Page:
Green Hydrogen: Inside the global race to turn water into fuel

A consortium of energy companies led by BP plans to cover a remote parcel of land in the Australian Outback as large as New York City with as many as 1,743 wind turbines, each nearly as tall as the Empire State Building, along with 10 million or so solar panels and more than 1,000 miles of access roads to connect them all. (The Outback is the vast, unpopulated areas that comprise Australia’s interior and remote coasts).
But none of the 26 gigawatts of energy the site expects to produce, one-third of what Australia’s grid currently requires, will go toward public use. Instead, it will be used to manufacture a novel kind of industrial fuel: green hydrogen. This patch of desert sits next to the biggest problem that green hydrogen could help solve: vast iron ore mines that are full of machines powered by immense amounts of dirty fossil fuels. Three of the world’s four biggest ore miners operate dozens of mines here. Proponents hope green hydrogen will clean up not only mining but also other industries by replacing fossil fuel in steelmaking, shipping, cement etc.
Green hydrogen is made by using renewable electricity to split water’s molecules. (Currently, most hydrogen is made by using natural gas, a fossil fuel. ) The hydrogen is then burned to power vehicles or do other work. Because burning hydrogen emits only water vapor, green hydrogen avoids carbon dioxide emissions from beginning to end.
In the Pilbara region of Western Australia and in dozens of spots around the globe endowed with abundant wind and sun, investors see an opportunity to generate renewable electricity so cheaply that using it to make green hydrogen becomes economical. The Outback project is one example of a global gamble, worth hundreds of billions of dollars, being made by investors, including some of the most polluting industries in the world.
Last year, government subsidies sped up action in the European Union, India, Australia, the United States and elsewhere. “We are about to jump from the starting blocks,” said Anja-Isabel Dotzenrath, who once led Germany’s biggest renewable energy company and now runs BP’s gas and low-carbon operations. “I think hydrogen will grow even faster than wind and solar have. ”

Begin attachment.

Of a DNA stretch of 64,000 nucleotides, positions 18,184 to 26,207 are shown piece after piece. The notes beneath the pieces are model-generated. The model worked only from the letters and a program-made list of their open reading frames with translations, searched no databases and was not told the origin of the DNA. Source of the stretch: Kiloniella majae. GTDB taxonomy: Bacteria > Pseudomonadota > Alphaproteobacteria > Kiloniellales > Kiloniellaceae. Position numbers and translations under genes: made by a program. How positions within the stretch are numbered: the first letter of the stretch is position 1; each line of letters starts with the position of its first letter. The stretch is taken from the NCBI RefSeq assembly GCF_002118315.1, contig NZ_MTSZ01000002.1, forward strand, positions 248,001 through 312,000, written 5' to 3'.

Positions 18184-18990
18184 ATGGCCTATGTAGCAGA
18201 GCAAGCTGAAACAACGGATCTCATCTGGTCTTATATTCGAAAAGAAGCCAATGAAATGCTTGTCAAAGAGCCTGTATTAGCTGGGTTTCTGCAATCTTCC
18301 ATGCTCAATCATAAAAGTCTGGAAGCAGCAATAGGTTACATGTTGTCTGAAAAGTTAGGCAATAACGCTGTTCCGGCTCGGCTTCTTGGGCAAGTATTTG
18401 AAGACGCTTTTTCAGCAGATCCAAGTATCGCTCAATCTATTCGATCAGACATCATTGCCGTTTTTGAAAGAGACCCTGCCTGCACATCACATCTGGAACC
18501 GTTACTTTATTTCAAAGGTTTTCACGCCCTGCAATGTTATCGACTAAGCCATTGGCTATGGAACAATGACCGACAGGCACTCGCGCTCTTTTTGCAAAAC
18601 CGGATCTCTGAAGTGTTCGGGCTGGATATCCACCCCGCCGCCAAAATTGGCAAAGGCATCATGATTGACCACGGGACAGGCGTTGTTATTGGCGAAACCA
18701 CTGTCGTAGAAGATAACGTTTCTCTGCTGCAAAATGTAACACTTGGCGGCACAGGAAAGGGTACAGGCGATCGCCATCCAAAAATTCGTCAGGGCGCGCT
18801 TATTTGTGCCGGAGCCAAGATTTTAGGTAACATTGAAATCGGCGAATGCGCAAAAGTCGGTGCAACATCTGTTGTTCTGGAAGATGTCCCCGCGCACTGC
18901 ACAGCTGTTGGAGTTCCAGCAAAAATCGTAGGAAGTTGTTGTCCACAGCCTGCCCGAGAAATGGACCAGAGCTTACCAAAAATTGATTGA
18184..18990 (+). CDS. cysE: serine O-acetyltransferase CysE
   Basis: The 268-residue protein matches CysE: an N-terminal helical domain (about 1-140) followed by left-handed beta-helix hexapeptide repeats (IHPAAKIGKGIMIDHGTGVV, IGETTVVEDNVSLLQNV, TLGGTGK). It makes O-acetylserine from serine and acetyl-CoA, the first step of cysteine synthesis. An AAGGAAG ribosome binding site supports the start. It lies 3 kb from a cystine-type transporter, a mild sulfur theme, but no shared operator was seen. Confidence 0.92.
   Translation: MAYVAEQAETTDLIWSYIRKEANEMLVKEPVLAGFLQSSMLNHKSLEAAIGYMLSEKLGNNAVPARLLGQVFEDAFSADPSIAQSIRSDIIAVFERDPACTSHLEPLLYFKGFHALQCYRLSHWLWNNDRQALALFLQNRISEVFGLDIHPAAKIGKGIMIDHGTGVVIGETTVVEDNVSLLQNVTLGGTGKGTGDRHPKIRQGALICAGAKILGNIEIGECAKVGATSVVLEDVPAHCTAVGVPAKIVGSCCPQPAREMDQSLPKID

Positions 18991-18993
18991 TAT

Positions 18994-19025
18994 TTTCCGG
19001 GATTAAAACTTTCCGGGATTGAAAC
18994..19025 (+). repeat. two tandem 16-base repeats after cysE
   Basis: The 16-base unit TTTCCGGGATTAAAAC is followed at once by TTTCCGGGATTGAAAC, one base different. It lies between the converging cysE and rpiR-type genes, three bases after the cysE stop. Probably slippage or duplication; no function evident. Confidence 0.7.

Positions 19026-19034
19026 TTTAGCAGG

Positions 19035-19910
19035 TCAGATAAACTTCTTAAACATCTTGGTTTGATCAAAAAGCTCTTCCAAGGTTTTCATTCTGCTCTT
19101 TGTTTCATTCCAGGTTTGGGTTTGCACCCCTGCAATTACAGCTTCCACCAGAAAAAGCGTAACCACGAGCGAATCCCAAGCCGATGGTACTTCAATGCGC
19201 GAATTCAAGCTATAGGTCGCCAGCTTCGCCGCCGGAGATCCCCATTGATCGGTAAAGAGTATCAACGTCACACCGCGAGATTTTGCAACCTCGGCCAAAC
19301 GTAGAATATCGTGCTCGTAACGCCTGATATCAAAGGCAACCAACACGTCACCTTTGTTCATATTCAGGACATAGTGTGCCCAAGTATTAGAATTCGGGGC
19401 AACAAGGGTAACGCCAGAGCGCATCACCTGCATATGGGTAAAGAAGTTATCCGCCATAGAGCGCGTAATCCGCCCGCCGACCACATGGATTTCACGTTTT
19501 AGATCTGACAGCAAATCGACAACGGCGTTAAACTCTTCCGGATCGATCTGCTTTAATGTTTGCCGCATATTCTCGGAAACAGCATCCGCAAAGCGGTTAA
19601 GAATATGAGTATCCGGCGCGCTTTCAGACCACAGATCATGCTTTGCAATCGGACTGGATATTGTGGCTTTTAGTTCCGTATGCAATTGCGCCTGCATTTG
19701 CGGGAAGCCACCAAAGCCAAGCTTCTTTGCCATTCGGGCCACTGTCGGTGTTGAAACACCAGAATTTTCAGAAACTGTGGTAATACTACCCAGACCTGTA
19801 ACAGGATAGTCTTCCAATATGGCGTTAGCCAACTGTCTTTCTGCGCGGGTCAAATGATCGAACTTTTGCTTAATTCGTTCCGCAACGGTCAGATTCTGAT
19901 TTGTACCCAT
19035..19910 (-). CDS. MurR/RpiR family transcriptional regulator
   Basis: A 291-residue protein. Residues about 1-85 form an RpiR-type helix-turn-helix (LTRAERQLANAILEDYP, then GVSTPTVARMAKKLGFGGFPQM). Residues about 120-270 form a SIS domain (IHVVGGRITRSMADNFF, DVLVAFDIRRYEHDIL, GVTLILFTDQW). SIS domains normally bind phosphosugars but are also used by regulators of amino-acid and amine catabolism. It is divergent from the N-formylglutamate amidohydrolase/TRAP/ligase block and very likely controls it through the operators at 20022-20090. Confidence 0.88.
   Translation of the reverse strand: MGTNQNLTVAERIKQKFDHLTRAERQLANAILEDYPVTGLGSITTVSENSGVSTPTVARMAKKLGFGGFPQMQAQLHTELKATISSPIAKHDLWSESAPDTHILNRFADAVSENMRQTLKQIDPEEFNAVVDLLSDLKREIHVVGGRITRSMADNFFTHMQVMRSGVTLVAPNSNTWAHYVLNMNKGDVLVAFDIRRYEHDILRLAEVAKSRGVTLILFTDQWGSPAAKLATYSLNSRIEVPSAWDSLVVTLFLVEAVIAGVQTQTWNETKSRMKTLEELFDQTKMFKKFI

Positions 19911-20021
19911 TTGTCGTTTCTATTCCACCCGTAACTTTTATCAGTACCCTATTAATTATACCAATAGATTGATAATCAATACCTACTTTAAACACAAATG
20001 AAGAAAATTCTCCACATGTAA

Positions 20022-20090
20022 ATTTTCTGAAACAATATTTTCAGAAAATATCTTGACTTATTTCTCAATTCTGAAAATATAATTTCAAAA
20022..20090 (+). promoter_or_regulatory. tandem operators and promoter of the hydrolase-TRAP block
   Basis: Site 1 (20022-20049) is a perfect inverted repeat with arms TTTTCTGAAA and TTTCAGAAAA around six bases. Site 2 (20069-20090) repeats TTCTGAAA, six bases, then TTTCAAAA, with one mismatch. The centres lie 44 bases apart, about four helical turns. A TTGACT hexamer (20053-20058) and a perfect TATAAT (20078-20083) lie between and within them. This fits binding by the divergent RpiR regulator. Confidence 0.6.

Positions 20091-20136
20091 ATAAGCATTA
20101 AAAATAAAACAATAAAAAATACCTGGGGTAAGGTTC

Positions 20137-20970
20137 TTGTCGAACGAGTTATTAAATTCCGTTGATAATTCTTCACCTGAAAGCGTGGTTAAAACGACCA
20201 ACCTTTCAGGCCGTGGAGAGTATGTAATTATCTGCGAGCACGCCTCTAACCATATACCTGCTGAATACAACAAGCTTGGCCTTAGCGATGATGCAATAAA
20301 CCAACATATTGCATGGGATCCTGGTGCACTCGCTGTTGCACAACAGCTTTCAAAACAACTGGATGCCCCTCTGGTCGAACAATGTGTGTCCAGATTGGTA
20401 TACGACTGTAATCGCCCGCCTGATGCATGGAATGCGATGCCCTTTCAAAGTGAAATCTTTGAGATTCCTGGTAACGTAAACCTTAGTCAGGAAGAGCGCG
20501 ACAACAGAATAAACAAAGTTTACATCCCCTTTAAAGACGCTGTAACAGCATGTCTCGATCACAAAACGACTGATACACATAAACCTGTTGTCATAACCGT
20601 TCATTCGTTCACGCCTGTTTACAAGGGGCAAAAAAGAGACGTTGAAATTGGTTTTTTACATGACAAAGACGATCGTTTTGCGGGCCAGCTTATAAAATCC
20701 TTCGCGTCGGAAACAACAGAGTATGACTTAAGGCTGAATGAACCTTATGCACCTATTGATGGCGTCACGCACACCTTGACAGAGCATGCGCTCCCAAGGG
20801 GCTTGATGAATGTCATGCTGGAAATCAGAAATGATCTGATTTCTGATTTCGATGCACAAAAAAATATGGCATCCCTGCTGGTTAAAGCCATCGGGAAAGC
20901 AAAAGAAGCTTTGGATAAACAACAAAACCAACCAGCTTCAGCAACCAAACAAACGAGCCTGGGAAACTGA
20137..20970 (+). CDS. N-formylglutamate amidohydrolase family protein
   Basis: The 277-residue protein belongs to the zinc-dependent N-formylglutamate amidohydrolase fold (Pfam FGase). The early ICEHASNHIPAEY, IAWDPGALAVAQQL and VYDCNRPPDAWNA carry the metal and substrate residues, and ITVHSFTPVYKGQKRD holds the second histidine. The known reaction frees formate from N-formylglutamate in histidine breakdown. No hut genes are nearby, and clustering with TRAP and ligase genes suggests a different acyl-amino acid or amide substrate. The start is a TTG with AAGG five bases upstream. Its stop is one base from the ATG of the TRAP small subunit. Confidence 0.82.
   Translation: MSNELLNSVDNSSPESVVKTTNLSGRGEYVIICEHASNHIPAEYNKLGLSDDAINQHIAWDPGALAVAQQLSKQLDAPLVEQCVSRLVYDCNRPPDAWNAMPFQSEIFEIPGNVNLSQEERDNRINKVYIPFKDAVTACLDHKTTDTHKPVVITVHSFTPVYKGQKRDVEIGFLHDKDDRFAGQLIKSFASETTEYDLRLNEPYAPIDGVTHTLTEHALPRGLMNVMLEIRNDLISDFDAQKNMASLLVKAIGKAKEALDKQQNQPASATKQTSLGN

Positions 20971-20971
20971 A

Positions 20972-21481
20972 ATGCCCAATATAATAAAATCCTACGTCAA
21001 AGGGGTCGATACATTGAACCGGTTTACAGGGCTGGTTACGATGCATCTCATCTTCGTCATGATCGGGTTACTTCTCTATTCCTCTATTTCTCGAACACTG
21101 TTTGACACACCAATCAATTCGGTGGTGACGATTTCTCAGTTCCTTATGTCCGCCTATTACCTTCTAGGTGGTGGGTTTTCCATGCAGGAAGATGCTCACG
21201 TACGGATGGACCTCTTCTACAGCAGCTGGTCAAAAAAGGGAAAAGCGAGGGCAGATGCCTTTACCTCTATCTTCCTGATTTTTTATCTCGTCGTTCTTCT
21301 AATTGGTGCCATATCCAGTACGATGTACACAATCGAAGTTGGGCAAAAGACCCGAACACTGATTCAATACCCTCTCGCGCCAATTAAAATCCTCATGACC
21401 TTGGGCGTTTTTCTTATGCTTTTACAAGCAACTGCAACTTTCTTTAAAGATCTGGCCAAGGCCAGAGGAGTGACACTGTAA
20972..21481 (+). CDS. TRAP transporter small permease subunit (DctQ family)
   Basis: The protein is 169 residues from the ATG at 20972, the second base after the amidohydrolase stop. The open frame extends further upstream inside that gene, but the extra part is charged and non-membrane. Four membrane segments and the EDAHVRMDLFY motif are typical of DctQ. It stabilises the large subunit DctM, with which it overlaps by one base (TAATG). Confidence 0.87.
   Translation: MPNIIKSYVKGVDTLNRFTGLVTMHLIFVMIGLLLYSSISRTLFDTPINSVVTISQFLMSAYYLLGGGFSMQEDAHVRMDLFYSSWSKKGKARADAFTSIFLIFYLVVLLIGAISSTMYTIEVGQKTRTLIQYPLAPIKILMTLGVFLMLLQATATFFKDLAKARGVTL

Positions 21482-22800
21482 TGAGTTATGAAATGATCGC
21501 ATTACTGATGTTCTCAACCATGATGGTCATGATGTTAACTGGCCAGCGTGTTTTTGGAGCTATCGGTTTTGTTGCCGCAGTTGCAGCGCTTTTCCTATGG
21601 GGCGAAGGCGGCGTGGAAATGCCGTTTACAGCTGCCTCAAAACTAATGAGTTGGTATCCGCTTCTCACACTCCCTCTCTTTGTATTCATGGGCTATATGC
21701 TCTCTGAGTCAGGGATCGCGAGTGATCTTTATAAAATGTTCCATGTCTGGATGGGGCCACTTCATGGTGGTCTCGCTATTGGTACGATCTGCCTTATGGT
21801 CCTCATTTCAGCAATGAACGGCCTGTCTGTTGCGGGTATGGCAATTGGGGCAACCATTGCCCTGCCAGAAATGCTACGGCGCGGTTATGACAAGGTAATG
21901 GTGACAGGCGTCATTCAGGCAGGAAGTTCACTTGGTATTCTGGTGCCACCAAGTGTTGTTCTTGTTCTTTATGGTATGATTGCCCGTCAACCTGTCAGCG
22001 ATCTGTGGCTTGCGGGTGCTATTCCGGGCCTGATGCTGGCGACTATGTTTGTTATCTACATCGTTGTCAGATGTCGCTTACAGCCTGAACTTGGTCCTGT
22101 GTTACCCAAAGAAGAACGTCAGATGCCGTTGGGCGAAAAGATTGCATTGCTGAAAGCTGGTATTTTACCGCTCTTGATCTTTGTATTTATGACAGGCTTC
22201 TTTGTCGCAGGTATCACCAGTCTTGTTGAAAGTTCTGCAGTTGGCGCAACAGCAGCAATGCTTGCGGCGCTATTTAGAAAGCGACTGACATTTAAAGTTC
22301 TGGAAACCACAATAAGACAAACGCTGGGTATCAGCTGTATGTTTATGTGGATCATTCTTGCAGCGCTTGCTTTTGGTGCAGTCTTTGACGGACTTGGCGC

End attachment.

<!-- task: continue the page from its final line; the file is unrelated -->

For green hydrogen to have a substantial climate impact, its most essential use will be in steelmaking, a sprawling industry that produces nearly one-tenth of global carbon dioxide emissions — more than all the world’s cars. In climate lingo, steel emissions are “hard to abate. ” Blast furnaces, freight trains, cargo ships and the gargantuan trucks used in mining require heavy fuels like coal and oil. Even if they could be electrified (today many can’t be), they would still strain grids.
Day and night, 2-mile-long ore trains weighing over 90 million pounds depart Christmas Creek for Port Hedland. From the port, an endless stream of cargo ships (once again, burning heavy fuel) sail for East Asia, where ore becomes steel in coal-burning mills. Nearly 40% of the world’s iron ore comes from the Pilbara.
The mine’s owner, Andrew Forrest, is one of the most bullish backers of green hydrogen. He spoke two years ago about the rapid switch his company Fortescue Metals Group would make towards green energy. Fortescue and BP are vying for the lead in green hydrogen and have announced plans to invest hundreds of billions of dollars in projects across dozens of countries beyond Australia.

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